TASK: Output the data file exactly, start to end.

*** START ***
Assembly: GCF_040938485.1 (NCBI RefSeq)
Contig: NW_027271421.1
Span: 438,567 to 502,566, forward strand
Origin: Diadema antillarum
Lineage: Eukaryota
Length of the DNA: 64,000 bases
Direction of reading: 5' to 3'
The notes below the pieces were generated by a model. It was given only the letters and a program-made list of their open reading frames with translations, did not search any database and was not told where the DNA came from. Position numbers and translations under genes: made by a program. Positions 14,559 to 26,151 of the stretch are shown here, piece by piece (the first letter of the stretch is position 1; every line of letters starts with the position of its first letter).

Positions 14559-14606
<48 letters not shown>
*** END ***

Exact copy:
Assembly: GCF_040938485.1 (NCBI RefSeq)
Contig: NW_027271421.1
Span: 438,567 to 502,566, forward strand
Origin: Diadema antillarum
Lineage: Eukaryota
Length of the DNA: 64,000 bases
Direction of reading: 5' to 3'
The notes below the pieces were generated by a model. It was given only the letters and a program-made list of their open reading frames with translations, did not search any database and was not told where the DNA came from. Position numbers and translations under genes: made by a program. Positions 14,559 to 26,151 of the stretch are shown here, piece by piece (the first letter of the stretch is position 1; every line of letters starts with the position of its first letter).

Positions 14559-14606
<48 letters not shown>